Tuesday, November 22, 2011

California Dental Association Sues the California Department of Healthcare Services Over Medicaid Payments to Dentists

CDA Anaheim Meeting May 1 2008 Part Five 001

The California Dental Association has joined others including the California Medical Association (CMA), the California Pharmacists Association (CPhA), and the National Association of Chain Drug Stores in a federal lawsuit.
A coalition of medical professionals filed a lawsuit Monday against state and federal Medicaid administrators over the approval of broad cuts to the program known as Medi-Cal in California.

Trade associations for medical professionals say the approved 10 percent cuts to reimbursement rates for Medi-Cal didn't go through appropriate legal channels, according to a lawsuit filed in U.S. District Court.

The cuts approved last month by the federal Centers for Medicare and Medicaid Services include a 10 percent reduction to payments for outpatient services for doctors, clinics, optometrists, dental services, medical equipment and pharmacies.

The cuts would save the state's general fund $623 million.

Doctors and medical professionals say continued cuts will hurt the state's already ailing Medi-Cal system, and it is already difficult for recipients to find doctors who still participate in the federal program.
The state of California ended adult Medicaid services except for pregnant women and some emergencies in 2009. However, the Medicaid system called Deni-Cal in California does provide children's services. California has one of America's lowest compensation rates for dentists and other health providers.

Dentists and physicians know that the California Medicaid system is on the verge of collapse since NOBODY is going to accept another 10 per cent cut in the fees they now charge. Providers will simply refuse to care for the poor, blind and disabled who qualify for Medicaid.
The CDA believes this latest attack on the already inadequate Medi-Cal network of dental care will result in further hindrance of dentists' ability to provide appropriate care.

"The state's elimination of adult dental services in 2009 was devastating to low-income Californians," said Dan Davidson, DMD, president of the CDA. "More cuts to children's services are unconscionable."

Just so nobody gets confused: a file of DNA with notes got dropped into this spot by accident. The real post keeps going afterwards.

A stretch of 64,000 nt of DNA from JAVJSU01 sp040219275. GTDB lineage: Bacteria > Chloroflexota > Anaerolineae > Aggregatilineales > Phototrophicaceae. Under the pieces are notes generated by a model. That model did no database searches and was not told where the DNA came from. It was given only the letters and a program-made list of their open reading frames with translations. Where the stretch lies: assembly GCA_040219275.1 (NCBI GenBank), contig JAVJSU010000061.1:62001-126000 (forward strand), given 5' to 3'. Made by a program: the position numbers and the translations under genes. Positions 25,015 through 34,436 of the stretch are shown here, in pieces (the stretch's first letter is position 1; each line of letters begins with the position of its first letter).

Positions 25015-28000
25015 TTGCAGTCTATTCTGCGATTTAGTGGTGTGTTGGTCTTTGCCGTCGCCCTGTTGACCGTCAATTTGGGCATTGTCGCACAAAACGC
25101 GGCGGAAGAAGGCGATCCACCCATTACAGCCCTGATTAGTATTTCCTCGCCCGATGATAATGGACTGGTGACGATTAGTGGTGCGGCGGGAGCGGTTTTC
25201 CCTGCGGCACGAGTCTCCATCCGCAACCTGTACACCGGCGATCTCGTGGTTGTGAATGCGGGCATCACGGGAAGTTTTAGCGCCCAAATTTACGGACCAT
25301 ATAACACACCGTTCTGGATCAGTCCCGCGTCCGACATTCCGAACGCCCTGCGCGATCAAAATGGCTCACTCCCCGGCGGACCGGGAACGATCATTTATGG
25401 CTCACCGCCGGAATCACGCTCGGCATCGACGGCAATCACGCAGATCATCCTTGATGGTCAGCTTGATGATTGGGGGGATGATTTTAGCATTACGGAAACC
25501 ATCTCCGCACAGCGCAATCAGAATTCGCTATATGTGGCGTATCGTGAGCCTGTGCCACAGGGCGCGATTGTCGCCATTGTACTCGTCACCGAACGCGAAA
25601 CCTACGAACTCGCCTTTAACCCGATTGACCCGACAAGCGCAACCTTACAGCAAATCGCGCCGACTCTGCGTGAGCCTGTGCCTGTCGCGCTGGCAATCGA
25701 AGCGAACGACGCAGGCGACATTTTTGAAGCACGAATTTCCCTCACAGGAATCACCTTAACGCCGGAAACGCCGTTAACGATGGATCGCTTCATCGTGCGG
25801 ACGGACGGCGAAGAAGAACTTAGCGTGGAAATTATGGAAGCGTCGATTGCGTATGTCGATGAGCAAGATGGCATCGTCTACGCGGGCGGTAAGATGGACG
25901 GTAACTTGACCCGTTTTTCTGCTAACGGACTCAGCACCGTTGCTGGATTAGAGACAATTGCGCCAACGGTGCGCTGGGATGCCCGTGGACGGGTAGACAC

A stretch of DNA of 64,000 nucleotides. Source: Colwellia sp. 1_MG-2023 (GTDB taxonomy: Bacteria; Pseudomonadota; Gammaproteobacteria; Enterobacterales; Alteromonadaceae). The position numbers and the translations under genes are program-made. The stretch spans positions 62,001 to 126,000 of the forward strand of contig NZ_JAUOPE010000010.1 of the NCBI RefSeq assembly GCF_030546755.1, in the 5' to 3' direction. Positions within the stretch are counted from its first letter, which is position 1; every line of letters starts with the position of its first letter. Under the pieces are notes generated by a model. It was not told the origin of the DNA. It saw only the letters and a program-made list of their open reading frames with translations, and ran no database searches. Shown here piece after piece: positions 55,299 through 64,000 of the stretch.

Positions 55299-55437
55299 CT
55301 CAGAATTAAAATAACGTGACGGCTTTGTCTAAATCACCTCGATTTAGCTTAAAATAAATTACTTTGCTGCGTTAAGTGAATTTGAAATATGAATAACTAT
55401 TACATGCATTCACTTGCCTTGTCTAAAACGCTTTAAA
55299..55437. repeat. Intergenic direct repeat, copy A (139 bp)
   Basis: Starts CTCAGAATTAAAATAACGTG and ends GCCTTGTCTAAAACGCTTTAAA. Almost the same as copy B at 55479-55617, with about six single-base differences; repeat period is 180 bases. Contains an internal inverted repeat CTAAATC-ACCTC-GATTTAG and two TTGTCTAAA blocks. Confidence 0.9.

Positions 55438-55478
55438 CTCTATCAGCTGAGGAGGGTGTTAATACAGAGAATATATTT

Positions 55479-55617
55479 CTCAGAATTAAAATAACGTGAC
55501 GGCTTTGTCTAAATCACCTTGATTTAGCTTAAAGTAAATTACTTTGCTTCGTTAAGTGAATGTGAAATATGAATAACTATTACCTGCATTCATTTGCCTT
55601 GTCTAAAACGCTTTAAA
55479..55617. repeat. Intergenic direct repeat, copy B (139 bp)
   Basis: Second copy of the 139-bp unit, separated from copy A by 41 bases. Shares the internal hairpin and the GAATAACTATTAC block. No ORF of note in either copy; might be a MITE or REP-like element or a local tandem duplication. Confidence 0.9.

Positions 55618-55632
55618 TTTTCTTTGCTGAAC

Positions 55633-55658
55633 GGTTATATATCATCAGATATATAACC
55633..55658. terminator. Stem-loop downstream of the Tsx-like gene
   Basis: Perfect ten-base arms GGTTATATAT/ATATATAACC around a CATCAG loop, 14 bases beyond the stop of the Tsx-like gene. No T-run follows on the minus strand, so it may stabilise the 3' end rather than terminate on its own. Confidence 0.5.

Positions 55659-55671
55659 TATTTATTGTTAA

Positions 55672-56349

The information that CMS relied on to approve the state's cuts do not measure whether and how patients' access to care would be impacted or otherwise take into consideration, as required by law, the costs to provide the care, according to the CDA. In fact, a recent poll and independent studies show that access to care is already unequal, making the recent cuts illegal by federal standards.

Because California Medi-Cal rates are already extremely low, many providers cannot afford to participate. Kaiser State Health Facts lists California as the lowest reimbursed state in the nation. The co-payments and arbitrary limits on services will create additional barriers for sick, vulnerable patients seeking care and, ultimately, they will be forced to delay care or use emergency rooms for basic health services, according to the CDA.

CMA, CPhA, and CDA successfully sued in the past to enjoin prior Medi-Cal cuts and expect to demonstrate once again that federal law, which ensures that Medi-Cal patients have equal access to healthcare, was not followed.
If anything, there will be continued uncertainty in treating the poor. Previously, the state has asked clinics and providers who were paid while an appeal of a previous cut was made, to reimburse the state when the appeal was denied. This was many months later. Of course, these providers and clinics did not have the money to pay the state back.

So, here we go again.

How can a dentist be expected to provide services and then find out in six months that the money they thought they were receiving is now actually 10 per cent less and you owe California a check for the difference. Who in their right mind would participate in such a system?

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